We’ve gotten some pretty good feedback from our readers on this new mailbag feature so we’re excited to keep answering your questions. Please don’t be shy about hitting up our contact page and letting us know what’s on your mind. Sometimes I think the internet is like one big high school classroom (sorry, I’m a teacher, my analogy bag might be somewhat limited), lots of people have the same question you do, but no one wants to seem vulnerable by asking it. As always, these are actual questions given to us by real readers. The only thing we edit is people’s name to protect their privacy.
I really appreciate the e-book and the website I feel it is important for us to have a site to source from and educate individuals, after reading through a good amount of the e-book. I had a question about mutual funds I had invested in select conservative mutual funds at [insert large Canadian bank here] and have been losing money for over a month now. I am now thinking that I should switch my investments or perhaps wait a little longer to see what happens. Please let me know what you think would be better. I am new to investing and prior to this had only invested in GIC’S as I am planning on purchasing a home within 3 years.
There are actually a few levels to your question of “Should I get out of big bank mutual funds?” here Ritchie. Here is what you need to take into consideration before making any choices:
1) Why did you suddenly change your investing strategy from GICs? Was there a change in the goal you were investing for? Did you suddenly develop a much higher risk tolerance? How does this change fit into your long-term plans?
2) Why are you saving for a home down payment with equity-based mutual funds?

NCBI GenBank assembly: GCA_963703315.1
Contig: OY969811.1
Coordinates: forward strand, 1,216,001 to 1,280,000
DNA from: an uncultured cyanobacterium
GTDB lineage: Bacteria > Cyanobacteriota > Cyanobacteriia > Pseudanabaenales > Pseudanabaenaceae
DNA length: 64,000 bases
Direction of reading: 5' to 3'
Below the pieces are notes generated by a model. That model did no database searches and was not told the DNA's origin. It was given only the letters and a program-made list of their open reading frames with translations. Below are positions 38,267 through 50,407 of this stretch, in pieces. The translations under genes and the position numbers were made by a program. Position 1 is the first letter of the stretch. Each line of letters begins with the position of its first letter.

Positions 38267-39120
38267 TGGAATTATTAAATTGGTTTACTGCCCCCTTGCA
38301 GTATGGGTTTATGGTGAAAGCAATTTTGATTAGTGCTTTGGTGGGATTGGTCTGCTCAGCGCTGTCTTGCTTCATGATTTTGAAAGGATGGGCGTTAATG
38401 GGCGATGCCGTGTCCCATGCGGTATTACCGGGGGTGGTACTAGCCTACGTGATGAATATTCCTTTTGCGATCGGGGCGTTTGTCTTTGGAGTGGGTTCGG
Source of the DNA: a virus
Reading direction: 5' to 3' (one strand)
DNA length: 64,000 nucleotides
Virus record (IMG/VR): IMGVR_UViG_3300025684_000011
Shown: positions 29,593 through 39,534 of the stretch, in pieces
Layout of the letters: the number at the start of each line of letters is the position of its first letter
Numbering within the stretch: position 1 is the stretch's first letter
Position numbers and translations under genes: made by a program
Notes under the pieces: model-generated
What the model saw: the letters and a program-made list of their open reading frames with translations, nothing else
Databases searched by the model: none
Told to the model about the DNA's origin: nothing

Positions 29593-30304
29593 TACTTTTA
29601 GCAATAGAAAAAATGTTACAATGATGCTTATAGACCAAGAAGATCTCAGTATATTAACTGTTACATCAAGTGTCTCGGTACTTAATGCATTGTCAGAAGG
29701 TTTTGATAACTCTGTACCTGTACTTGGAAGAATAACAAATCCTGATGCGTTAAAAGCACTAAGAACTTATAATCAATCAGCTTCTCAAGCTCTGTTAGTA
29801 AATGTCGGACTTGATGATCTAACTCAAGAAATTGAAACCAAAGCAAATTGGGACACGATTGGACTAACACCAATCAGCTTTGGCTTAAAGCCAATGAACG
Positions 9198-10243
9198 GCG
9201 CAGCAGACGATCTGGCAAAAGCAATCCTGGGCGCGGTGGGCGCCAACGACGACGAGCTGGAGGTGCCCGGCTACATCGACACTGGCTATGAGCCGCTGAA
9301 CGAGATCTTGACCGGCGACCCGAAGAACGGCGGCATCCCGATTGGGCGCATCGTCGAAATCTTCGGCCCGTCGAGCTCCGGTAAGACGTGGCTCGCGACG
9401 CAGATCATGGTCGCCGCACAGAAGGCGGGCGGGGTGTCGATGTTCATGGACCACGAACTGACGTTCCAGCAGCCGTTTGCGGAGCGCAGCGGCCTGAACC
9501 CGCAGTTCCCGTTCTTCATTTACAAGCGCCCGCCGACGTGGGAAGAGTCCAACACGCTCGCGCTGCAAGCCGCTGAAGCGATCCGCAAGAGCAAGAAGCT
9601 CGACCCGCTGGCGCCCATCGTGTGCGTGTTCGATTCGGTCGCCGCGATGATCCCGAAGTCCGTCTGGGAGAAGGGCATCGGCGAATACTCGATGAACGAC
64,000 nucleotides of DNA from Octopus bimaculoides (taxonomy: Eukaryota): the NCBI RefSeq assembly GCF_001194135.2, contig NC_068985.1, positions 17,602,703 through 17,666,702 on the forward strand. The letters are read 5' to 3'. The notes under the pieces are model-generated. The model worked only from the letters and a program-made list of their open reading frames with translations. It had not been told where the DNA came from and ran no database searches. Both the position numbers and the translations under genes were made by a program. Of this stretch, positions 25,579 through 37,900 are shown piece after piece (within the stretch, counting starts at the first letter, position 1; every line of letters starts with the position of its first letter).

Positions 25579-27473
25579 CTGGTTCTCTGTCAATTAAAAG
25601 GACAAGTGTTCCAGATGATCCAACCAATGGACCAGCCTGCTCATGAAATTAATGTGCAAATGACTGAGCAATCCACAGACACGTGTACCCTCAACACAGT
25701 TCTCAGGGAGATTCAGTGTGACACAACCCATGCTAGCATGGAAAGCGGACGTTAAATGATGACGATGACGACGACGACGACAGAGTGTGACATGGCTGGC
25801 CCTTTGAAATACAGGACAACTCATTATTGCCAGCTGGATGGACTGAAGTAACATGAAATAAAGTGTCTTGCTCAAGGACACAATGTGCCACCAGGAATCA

3) How much time and research have you done on these mutual funds specifically? How much research are you comfortable doing in the future?
4) Finally, have you read anything about market timing? If not, take a look at that before rushing into anything else.
Long story short, I almost always advise people to get out of bank mutual funds immediately because of their extremely high MER fees and their underperformance over the long term. Check out this article for more information.
On the other hand, I’m very nervous about answering your question on mutual funds given how you’ve phrased it here. You should NEVER get out of an investment just because it has lost money for a month or two. If you understand why you got into the investment, a month of losses should not matter at all. No matter what investing product or style you choose to use, there will always be down months, years, and even five-year stretches. So don’t get out because of that. This mindset will do all kinds of damage to your investment portfolio in the coming years if you succumb to it.
Then we get into the whole issue of should you be in equities altogether? If your main financial goal is saving for a housing down payment with a 3-year window, I don’t know very many financial advisors that would have you in equities at that point. Some basic bonds and/or GICs that come due when you’re looking to make the purchase make the most sense to me. If you need that money soon, you shouldn’t put it in equities of any kind, be they ETFs, mutual funds, or individual stocks.
Ultimately Ritchie I wouldn’t put any more money into equities until you fully understand what your goals are in the short-, medium-, and long-term. GICs aren’t paying a ton right now, but if you put them in your TFSA they’ll do a little work you. You may also want to examine the Home Buyers Plan and your use of RRSP funds and see if it makes sense for you. You need to do a little reading, decide on a plan you can be confident in, and then see it through without micro-managing it into oblivion. Good luck!